Bar Talk: October means spooky season is here |

Bar Talk: October means spooky season is here

Spooky Cocktail
Rose Laudicina

The air has a definitive fall crisp to it, the leaves have turned an eye-catching shade of gold, red and orange, and pumpkins seem to adorn every space and flavor every autumn treat.

To kick off Halloween month in a festive way, I got together with some friends for a screening of the latest Hocus Pocus movie, like many other ’90s kids did the moment the movie was released on Disney+.

While “Hocus Pocus 2” is by no means scary, we leaned into the witchy theme and made some themed, spooky treats, including a drink, to enjoy while watching a piece of our childhood be revived.

Most October-themed drinks tend to be pumpkin or pumpkin-spice-flavored, but, as mentioned, we were going for witchy vibes, so we settled on a dark and pumpkin-free drink for the evening’s event.

Using a recipe from the blog as a jumping off point, we added our own spin to the concoction and stirred up a drink I think the Sanderson sisters would be proud of.

The original recipe called for gin, basil or mint, blueberries, activated charcoal, lemon juice, and ginger beer.

To cut down on steps and reduce the amount of time spent searching the Roaring Fork Valley for activated charcoal, we took two ingredients and made them one by grabbing a bottle of charcoal lemonade from Jus Aspen.

Then, instead of original ginger beer, we used hibiscus ginger beer, adding another level of flavor and a deeper color to the drink.

The original recipe says you can use basil or mint; we went for basil, which you can find fresh at the final Aspen Saturday Market today; and, as far as we’re concerned, the more basil the better in this drink.

We muddled around eight to 10 leaves in the bottom of each glass, and it provided a fantastic herbal punch in both flavor and aroma, adding a sort of savory element to the cocktail.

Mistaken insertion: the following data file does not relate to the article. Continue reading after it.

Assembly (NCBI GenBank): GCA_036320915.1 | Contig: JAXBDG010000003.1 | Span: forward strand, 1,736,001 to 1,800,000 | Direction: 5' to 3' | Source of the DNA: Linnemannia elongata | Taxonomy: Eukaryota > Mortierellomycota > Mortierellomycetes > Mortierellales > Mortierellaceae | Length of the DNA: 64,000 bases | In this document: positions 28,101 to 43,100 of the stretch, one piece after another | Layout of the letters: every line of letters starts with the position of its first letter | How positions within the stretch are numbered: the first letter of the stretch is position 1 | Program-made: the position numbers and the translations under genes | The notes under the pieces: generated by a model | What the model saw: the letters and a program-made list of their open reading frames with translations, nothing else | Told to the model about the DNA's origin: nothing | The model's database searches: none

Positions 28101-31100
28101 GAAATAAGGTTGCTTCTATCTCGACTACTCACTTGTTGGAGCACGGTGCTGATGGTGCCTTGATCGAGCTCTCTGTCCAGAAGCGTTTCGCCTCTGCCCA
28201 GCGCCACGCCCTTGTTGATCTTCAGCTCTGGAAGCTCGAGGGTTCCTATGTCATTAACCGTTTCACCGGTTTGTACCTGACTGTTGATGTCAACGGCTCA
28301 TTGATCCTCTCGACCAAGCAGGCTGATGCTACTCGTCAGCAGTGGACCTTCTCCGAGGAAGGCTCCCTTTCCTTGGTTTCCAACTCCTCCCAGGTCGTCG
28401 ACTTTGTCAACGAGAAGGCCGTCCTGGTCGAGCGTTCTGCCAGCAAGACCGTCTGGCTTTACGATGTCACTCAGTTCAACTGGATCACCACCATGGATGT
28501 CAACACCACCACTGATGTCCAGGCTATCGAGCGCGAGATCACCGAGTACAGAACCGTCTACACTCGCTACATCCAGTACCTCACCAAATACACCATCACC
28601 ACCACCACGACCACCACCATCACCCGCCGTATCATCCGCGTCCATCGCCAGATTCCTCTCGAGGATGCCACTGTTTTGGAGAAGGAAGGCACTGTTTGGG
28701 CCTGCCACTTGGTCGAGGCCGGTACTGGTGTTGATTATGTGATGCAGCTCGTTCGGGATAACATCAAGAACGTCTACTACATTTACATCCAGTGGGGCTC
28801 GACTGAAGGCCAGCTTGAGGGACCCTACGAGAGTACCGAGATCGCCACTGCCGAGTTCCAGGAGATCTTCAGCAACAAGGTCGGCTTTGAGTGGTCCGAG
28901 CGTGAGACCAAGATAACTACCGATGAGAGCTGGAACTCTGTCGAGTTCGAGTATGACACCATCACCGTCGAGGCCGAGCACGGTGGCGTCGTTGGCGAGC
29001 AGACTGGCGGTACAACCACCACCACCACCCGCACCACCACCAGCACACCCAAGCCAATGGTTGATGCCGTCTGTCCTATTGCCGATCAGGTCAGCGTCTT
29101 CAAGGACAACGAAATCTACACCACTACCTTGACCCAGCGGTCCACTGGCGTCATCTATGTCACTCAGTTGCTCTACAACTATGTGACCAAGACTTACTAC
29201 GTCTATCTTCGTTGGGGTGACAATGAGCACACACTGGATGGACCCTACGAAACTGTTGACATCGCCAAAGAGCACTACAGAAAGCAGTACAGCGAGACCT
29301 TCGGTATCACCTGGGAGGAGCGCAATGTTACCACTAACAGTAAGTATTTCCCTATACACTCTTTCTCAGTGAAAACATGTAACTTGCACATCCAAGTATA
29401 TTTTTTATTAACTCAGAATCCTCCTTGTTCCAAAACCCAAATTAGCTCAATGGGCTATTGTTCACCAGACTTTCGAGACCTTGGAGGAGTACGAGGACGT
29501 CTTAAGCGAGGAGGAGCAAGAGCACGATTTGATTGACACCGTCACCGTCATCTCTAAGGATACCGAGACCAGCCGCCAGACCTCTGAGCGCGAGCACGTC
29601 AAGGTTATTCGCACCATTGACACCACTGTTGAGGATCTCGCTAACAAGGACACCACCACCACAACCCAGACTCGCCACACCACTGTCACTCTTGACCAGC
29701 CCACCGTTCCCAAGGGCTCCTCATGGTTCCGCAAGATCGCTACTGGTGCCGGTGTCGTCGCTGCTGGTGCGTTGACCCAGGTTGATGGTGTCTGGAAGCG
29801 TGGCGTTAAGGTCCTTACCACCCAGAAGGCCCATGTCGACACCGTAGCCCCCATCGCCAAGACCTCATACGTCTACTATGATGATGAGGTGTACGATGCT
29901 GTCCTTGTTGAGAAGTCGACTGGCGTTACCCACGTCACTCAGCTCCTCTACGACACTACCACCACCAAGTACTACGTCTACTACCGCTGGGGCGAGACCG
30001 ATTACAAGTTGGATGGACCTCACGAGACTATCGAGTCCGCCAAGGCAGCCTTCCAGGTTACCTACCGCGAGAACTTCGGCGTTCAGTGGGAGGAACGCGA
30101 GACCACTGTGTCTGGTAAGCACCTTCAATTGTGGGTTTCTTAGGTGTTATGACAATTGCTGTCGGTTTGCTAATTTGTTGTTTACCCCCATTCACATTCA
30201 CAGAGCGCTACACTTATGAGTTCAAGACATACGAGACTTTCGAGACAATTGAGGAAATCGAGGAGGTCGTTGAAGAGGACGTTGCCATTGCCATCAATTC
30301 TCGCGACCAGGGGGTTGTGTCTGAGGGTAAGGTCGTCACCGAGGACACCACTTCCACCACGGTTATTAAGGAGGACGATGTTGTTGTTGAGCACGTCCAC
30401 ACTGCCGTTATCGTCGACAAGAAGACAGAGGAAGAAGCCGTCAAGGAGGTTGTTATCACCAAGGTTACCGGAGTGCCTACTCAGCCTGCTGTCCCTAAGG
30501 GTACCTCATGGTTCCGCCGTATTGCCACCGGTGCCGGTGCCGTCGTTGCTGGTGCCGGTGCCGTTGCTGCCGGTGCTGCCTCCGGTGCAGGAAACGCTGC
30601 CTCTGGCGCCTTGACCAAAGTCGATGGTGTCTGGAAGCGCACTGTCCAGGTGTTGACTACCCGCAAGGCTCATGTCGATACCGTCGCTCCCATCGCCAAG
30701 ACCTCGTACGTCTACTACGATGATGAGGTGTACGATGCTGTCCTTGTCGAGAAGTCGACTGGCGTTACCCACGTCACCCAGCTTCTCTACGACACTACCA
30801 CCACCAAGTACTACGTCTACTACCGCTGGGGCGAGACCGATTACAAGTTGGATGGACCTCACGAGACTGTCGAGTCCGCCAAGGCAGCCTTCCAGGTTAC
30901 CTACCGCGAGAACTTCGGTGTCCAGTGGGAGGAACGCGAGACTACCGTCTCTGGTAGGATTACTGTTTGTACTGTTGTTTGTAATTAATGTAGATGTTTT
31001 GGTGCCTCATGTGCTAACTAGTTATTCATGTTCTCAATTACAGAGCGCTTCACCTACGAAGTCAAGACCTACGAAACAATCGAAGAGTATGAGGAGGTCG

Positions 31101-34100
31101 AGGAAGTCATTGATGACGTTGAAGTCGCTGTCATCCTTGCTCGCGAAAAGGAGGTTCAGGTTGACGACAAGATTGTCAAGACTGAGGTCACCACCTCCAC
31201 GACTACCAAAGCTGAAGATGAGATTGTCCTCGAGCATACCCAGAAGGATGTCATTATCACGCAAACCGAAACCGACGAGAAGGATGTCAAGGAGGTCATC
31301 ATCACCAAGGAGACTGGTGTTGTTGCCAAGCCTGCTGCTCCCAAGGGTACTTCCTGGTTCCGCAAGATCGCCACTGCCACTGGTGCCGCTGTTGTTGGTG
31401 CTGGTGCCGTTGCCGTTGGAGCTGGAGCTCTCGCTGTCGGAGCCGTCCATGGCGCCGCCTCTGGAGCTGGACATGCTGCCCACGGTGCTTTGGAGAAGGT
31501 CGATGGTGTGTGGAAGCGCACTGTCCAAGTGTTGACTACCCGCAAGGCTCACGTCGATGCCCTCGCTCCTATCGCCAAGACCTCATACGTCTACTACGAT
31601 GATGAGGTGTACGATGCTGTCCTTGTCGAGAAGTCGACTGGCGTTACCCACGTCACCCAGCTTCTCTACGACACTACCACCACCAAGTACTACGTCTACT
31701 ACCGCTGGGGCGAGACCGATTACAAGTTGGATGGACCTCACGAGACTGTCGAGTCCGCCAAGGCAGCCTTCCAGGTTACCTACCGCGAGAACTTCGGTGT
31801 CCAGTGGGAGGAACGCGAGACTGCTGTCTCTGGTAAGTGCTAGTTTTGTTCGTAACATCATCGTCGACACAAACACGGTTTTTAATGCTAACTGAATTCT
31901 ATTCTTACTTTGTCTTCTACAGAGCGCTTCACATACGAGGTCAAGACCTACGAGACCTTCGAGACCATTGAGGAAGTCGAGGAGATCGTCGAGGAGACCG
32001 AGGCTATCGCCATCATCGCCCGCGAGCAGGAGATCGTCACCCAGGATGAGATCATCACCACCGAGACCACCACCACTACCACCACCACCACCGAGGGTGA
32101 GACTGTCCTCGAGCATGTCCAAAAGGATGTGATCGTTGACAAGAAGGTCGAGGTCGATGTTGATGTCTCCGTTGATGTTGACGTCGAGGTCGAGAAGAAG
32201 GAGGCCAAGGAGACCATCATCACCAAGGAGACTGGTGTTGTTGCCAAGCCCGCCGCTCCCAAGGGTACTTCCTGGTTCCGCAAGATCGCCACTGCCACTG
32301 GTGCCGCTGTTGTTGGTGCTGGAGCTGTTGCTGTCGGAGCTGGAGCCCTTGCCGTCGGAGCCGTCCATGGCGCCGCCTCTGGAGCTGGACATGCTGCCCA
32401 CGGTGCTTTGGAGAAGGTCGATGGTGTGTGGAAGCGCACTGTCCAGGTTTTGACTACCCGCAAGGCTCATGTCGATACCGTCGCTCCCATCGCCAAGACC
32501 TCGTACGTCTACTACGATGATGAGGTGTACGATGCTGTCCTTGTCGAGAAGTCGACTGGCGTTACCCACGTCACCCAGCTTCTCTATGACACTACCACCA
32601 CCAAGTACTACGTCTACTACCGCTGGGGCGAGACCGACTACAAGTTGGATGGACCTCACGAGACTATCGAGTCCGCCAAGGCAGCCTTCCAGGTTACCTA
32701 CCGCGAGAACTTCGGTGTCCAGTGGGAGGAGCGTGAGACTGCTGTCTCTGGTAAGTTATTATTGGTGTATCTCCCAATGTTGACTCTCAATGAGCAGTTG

In addition to the basil, a handful of blueberries gets muddled in each glass, and we elected to use recently frozen berries, which turned out to be the right call because the frozen blueberries maintained some bite and added a chill to the drink. Warm berries might have added a less appetizing texture.

However, if the idea of semi-frozen smashed blueberries in your drink doesn’t appeal to you, then you can opt to muddle them in the cocktail shaker and pour using a strainer to keep the flavor and remove the texture.

Then, in your shaker of choice — I used a mason jar — add the charcoal lemonade. Be sure to shake the lemonade up first to get the right balance of charcoal and lemonade: two ounces per cocktail.

To the shaker, add two ounces of your gin of choice. We made two rounds of this cocktail, the first with Leopold Brothers gin and the second with Empress Gin. Both rounds tasted great, but the richer dark color was achieved using the Empress Gin, which already starts off as a fun blueish-purple color, thanks to the use of butterfly pea flower.

Add ice to the shaker, put a lid on it, and shake it up to combine and chill all ingredients.

Pour the dark drink into a glass with ice — we elected to use rocks glasses — and top it off with the hibiscus ginger beer.

The result is a spooky yet delightful drink that is herbal and juicy — not too sweet and definitely one you could sip on all evening.

It’s not exactly a spirit-forward drink, but it’s surprisingly fresh despite the dark color. It’s also easy for a beginning at-home bartender to make.

What really helped make the drink special, besides the black color thanks to the activated charcoal, was the combination of basil and blueberries — especially the blueberries since they are a flavor not often used in cocktails. Most cocktails seem to call for blackberries or raspberries, and the blueberries in this drink helped bring a unique and refreshing element to it.

For a small get-together, this drink works great, but, for a larger gathering, unless someone is playing bartender all night, I might not recommend it since each round requires freshly muddled herbs and berries; as a batched drink, the flavors wouldn’t hold up as well.

Cheers to spooky season made even better with haunting drinks in hand.

If you make …

(Recipe for three cocktails)
Eight to 10 basil leaves per glass

Small handful of blueberries per glass

6 ounces charcoal lemonade

6 ounces gin

1 can hibiscus ginger beer